Under the agreement, Igas will acquire Caithness Oil’s interests in licences within the Inner Moray Firth area, including the Lybster field.
Igas, which is listed on the Alternative Investment Market, will also pay Caithness partner Trapoil about £4.8m in shares for its interests in the licences.
Igas chief executive Andrew Austin said the £8.95m acquisition of Caithness – a subsidiary of privately-owned Caithness Petroleum, which has interests in Morocco and the North Sea – offered the company “significant upside potential”.
“The transaction is in line with our strategy to grow our production base in order to fund our exploration activities and to take advantage of acquisition opportunities,” Austin said.
“Igas continues its strategy of delivering secure hydrocarbons for Britain.”
Under the agreement, Igas will acquire 100 per cent interests in the licences owned by London-based Caithness.
Trapoil will receive Igas shares in exchanges for its interests in the licences, which were acquired as part its 2011 takeover of Aberdeenshire-based Reach Oil & Gas.
Mark Groves Gidney, chief executive of Trapoil, welcomed the agreement “in light of Caithness’ anticipated exit from the North Sea region and the fact that they have had limited finances to apply to the development of the licence interests”.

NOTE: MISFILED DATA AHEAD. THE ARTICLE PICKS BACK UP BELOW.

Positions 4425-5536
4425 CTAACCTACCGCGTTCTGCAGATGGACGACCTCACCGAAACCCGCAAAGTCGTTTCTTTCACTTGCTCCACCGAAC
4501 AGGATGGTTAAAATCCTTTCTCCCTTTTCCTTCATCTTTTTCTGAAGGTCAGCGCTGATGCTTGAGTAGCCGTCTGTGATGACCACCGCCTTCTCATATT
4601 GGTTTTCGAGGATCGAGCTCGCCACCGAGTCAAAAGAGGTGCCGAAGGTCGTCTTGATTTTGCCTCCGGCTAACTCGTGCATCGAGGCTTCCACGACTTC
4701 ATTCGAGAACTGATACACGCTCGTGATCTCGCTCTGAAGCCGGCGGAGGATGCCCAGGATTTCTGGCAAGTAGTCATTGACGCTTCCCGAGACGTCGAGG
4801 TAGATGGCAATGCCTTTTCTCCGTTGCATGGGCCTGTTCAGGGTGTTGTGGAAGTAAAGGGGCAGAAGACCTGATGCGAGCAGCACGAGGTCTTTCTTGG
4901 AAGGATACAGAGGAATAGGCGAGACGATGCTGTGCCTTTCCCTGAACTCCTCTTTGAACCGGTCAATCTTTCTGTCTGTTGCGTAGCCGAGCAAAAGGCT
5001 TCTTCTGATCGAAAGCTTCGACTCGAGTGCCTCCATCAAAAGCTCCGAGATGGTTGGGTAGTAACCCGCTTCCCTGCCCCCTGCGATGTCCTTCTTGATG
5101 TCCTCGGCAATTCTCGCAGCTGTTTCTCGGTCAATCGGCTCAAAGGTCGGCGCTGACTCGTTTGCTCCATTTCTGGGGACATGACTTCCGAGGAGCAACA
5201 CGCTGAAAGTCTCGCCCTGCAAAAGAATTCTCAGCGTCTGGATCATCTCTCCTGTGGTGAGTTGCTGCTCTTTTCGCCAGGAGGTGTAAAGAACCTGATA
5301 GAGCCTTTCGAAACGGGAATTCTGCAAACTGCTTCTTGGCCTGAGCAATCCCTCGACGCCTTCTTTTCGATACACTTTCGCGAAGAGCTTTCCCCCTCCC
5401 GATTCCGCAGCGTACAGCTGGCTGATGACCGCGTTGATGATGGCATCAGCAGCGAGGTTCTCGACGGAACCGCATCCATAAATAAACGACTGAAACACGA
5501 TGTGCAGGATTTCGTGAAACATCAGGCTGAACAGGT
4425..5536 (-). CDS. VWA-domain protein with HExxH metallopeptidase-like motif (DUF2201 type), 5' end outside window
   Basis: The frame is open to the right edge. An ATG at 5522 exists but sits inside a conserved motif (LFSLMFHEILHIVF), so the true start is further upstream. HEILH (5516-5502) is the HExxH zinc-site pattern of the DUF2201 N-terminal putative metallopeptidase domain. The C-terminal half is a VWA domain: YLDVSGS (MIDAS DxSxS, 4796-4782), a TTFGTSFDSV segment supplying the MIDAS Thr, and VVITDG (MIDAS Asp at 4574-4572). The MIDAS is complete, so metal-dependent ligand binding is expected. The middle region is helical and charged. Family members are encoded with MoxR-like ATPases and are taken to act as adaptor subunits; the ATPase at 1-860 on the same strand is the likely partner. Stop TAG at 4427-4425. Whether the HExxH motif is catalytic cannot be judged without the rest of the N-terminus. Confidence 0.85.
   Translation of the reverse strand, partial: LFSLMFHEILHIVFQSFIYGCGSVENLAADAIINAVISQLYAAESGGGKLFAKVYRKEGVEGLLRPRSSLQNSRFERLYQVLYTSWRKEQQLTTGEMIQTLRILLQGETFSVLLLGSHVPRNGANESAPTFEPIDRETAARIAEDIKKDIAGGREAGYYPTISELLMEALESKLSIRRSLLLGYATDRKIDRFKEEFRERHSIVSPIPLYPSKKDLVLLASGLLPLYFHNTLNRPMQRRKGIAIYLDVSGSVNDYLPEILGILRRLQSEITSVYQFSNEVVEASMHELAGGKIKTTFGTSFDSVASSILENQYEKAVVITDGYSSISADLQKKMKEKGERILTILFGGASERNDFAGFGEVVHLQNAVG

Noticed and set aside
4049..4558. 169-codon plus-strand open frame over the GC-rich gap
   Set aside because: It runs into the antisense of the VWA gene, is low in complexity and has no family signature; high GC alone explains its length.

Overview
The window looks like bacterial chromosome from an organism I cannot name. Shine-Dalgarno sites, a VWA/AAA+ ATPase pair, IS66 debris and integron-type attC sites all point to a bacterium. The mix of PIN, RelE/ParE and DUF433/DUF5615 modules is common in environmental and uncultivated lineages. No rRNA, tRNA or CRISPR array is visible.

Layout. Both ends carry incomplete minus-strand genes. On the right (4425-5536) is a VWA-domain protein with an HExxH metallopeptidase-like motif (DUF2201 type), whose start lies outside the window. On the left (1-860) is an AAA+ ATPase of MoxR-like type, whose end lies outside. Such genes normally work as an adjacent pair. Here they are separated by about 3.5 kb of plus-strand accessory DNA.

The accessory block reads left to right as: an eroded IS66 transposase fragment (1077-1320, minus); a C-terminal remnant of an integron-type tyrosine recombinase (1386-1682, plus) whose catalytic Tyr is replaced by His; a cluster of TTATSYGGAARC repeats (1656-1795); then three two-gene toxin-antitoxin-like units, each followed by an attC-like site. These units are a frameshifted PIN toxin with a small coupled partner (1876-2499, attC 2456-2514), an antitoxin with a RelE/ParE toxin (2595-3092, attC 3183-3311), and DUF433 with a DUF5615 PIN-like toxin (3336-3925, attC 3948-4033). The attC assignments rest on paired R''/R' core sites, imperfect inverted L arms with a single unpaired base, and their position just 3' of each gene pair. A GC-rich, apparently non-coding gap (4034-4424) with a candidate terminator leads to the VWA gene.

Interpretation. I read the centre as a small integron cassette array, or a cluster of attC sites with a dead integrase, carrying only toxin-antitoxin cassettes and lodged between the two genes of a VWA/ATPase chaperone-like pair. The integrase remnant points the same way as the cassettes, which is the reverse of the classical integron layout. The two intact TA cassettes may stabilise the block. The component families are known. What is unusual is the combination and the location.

Completion of the proposed disposal will result in a net impairment charge for Trapoil of about £9.2m reflecting the current aggregate carrying value of the licences of some £14m.
The sale agreement is subject to consent from the Department of Energy & Climate Change.
The Lybster field was discovered in 1996 by Premier Oil and was put into production in May 2012. The oil is transported and sold to facilities at Nigg.
Igas is exploring and developing gas and oil reserves at onshore locations in the north west of England, in North Wales, the East Midlands and in southern England.
It recently upgraded its estimate of how much shale gas may be sitting within its licence areas in the north west of England.
In June, it said it may have up to 172.3 trillion cubic feet (TCF) of shale gas in a 300-square mile area in Cheshire, a significant increase on its previous estimate of just nine TCF.
Meanwhile Aberdeen-based Faroe Petroleum yesterday said that the start-up of the Njord and Hyme fields off Norway scheduled for 15 September has been delayed until the latter half of the month.
The delay is to allow operator Statoil to complete inspection work and Faroe said it did not expect the delay to impact to its latest production guidance.
Shares in Igas closed down 4.75p at 106p, in Trapoil down 0.25p at 11.25p and in Faroe up 0.25p at 130p.